These types of cases required long vertical SEARCH RESULTS FROM DIFFERENT INTERNETattachments to mainACCESSIBLE DATABASES. tain adequate root control in extraction cases DATABASE KEY WORD ABSTRACTS NOT RESULTS with overcorrection in LISTED ON MEDLINE the virtual setup.6 Invisalign 21 0 PubMed As part of a survey, (Align Technology, Santa 100 percent of the subClara, Calif.) jects claimed that they Invisalign 21 Not Applicable MEDLINE would use Invisalign over fixed appliances Invisalign 0 0 MEDLINE In-Process & Other Non-Indexed Citations and that oral hygiene was easy to maintain. Invisalign 1 0 EMBASE (Excerpta Medica) Caries occurred in 5 Invisalign 2 1 All Evidence Based Medicine percent of the total Reviews Database (Cochrane Database of Systematic sample.6 Reviews, American College of Study 2. The study Physicians Journal Club, Database of Abstracts of Reviews by Bollen and colof Effects and Cochrane Central leagues11 was a clinical Register of Controlled Trials) trial evaluating the TS = (Invisalign) 7 0 Thomsens ISI Web of Science effect of activation time Invisalign 0 0 LILACS and material stiffness in the ability to compercent) completed their treatment. Several plete use of a first set of prescribed aligners. A aligners made from different materials and of diftotal of 51 subjects (mean age 34 years, range 19 ferent thicknesses were used, and several new to 55 years; 36 women and 15 men) were assigned impressions were required in the process. At least randomly to a hard or soft appliance and a one10 days were required for every aligner, and overweek or two-week activation time. Criteria for correction of tooth positions was necessary. The subjects inclusion in the study were as follows: only reported side effect was posterior open bite age older than 18 years, availability to attend the creation, though no specific incidence rates were appointments and ability to pay for the services. reported.6 Baseline characteristics were similar among the For subjects with a Class I occlusion, with modfour groups. Only 15 subjects completed the full erate crowding, posterior crossbite and lingually set of aligners (a dropout rate of 71 percent). Reasons the researchers offered as to why subjects did impacted mandibular premolars, or subjects with a Class III occlusion, with mild to moderate not complete the treatment were poor fit as judged crowding and anterior crossbite, an average of 27 by project orthodontists (23), refusal to proceed to months of treatment time was required. Only 10 the next appliance (three) or recommendation by patients of the 15 in this group (66.7 percent) Align Technology orthodontists to restart the process (10). The proportion of subjects who comcompleted their treatment. These types of cases pleted the treatment was similar in the four required the addition of specific composite attachgroups. The researchers found that the two-week ments to correct rotations, to extrude or rotate interval was more likely to lead to completion of teeth and to obtain bodily movements. The the treatment but that the stiffness of the aligners authors suggested making an impression of the was not. They also found that more complex cases dentition before the removal of any tooth for the 6 were less likely to be completed than were simpler virtual set up. For subjects with Class I and Class II division cases, and subjects with premolar extractions had 1 occlusion with severe crowding or class II divithe largest rate of failure to complete treatment. sion 2 occlusion with moderate crowding, an All of the patients required a second set of average of 32 months of treatment time was aligners or fixed appliances to complete their inirequired. Only eight patients of the 13 in these tial treatment goals. groups (61.5 percent) completed their treatment. Summary. After reviewing both articles, we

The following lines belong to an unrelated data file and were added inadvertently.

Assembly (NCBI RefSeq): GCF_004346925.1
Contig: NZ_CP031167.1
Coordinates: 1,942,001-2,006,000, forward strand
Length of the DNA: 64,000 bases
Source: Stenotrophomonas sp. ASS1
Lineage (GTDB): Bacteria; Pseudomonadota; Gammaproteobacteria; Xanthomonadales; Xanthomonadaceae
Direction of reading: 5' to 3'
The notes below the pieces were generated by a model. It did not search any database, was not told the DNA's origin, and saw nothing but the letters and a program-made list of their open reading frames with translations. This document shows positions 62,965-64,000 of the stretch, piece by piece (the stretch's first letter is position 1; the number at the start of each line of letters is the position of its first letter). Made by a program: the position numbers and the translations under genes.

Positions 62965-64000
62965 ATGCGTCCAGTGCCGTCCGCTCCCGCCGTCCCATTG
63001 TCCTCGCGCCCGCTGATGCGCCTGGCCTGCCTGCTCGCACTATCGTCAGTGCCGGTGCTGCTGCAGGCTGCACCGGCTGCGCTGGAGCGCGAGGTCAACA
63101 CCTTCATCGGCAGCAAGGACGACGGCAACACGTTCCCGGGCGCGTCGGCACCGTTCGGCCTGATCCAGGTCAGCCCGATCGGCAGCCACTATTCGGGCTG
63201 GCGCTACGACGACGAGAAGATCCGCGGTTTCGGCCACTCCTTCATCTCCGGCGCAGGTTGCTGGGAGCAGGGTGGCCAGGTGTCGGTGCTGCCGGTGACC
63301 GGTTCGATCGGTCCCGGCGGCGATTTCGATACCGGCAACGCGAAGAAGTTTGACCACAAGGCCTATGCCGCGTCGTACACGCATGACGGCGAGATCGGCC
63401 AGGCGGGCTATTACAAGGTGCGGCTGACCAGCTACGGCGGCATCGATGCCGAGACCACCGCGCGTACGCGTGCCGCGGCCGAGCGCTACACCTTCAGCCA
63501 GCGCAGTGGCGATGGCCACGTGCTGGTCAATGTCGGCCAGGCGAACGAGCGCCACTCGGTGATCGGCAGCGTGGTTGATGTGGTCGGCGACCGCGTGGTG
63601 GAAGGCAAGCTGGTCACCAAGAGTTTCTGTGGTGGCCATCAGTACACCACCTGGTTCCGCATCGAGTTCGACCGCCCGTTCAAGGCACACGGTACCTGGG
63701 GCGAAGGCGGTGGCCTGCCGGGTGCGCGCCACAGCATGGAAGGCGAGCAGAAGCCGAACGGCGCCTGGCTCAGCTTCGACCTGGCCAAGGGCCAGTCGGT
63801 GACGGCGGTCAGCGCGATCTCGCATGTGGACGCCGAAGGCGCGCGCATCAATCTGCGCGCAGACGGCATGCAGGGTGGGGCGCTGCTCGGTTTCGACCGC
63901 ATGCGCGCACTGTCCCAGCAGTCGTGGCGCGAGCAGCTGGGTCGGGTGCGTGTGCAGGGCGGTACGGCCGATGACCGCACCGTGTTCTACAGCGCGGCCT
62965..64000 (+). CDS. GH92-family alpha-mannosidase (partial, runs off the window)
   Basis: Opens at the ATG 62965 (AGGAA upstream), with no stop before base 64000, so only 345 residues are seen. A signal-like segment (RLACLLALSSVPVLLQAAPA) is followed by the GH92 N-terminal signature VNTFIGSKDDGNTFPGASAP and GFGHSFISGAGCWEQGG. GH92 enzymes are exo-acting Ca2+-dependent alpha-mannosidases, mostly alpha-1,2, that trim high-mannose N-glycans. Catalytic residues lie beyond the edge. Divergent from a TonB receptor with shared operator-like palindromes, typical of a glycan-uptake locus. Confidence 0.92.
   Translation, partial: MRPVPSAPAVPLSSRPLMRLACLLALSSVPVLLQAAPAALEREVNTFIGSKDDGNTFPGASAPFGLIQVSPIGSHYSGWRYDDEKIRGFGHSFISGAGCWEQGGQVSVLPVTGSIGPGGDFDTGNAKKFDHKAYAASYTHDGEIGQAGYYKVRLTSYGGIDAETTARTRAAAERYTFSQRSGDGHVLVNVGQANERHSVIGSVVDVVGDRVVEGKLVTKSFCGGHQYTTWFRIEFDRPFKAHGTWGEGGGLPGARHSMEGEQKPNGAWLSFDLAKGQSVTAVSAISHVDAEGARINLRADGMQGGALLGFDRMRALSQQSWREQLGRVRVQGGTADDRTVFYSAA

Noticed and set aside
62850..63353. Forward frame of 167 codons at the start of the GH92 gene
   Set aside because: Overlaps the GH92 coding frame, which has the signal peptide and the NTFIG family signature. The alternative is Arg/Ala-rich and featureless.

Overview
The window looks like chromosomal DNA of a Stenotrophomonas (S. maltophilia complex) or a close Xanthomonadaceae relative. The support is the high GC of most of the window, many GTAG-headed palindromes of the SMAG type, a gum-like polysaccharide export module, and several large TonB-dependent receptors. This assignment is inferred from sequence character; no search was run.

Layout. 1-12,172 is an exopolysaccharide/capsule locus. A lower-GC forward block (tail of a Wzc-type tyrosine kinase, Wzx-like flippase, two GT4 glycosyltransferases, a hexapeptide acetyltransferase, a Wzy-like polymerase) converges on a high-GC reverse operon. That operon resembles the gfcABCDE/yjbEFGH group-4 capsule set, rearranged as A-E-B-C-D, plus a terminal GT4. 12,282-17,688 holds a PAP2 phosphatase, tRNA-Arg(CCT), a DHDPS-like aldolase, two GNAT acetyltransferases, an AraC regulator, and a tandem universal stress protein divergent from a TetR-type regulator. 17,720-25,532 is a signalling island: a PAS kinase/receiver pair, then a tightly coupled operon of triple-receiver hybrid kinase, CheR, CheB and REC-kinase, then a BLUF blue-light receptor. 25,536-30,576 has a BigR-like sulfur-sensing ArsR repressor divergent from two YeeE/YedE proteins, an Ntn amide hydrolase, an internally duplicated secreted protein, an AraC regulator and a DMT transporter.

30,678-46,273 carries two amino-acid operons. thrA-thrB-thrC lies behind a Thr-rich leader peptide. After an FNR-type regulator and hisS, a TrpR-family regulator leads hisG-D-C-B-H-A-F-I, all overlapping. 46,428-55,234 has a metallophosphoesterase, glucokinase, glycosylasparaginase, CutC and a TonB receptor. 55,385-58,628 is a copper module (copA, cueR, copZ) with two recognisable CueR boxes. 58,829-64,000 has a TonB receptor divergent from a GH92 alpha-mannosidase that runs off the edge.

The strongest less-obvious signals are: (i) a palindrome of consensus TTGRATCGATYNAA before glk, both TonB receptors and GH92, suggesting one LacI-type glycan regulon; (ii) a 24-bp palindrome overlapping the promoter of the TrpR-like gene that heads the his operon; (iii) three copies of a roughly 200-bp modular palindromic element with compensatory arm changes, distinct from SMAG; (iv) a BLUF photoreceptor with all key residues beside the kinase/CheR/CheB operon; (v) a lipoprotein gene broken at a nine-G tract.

TABLE 1 1726 JADA, Vol. 136 December 2005 Copyright 2005 American Dental Association. All rights reserved.



AUTHOR Beers and colleagues 21 Bishop and colleagues 14 Bollen and colleagues 11 Chenin and colleagues 15 Christensen 4 Clements and colleagues 12 Ellis 19 Joffe 2 McKenna 5 Meier and colleagues 1 Miller and colleagues 23 Miller and colleagues 20 Norris and colleagues 13 Owen 24 Schuster and colleagues 26 Sheridan 27 Turpin 25 Vlaskalic and Boyd 10 Vlaskalic and Boyd 6 Wheeler 17 Whitehouse 18 Wong *

STUDY TYPE Comment Case report Randomized clinical trial Case report Comment Abstract Letter Comment Comment Prospective survey (patient profiling) Case report Validation study Case report Case report In vitro (Invisalign, Align Technology, Santa Clara, Calif, tray experiment) Comment Comment Case report Clinical trial Letter Comment Comment N/A*


2 (females, aged 17 and 34 years) 51 (36 females, 15 males; average age 34 years) 2 (both women, aged 41 and 42 years) N/A N/A N/A N/A N/A 89 (72 percent women aged 20-29 years; 28 percent men aged 30-39 years) 1 (woman, aged 24 years) N/A 1 (man, aged 39 years) 1 10 patients (trays only) N/A N/A 1 (male, aged 35 years) 38 (aged 14-52 years) N/A N/A N/A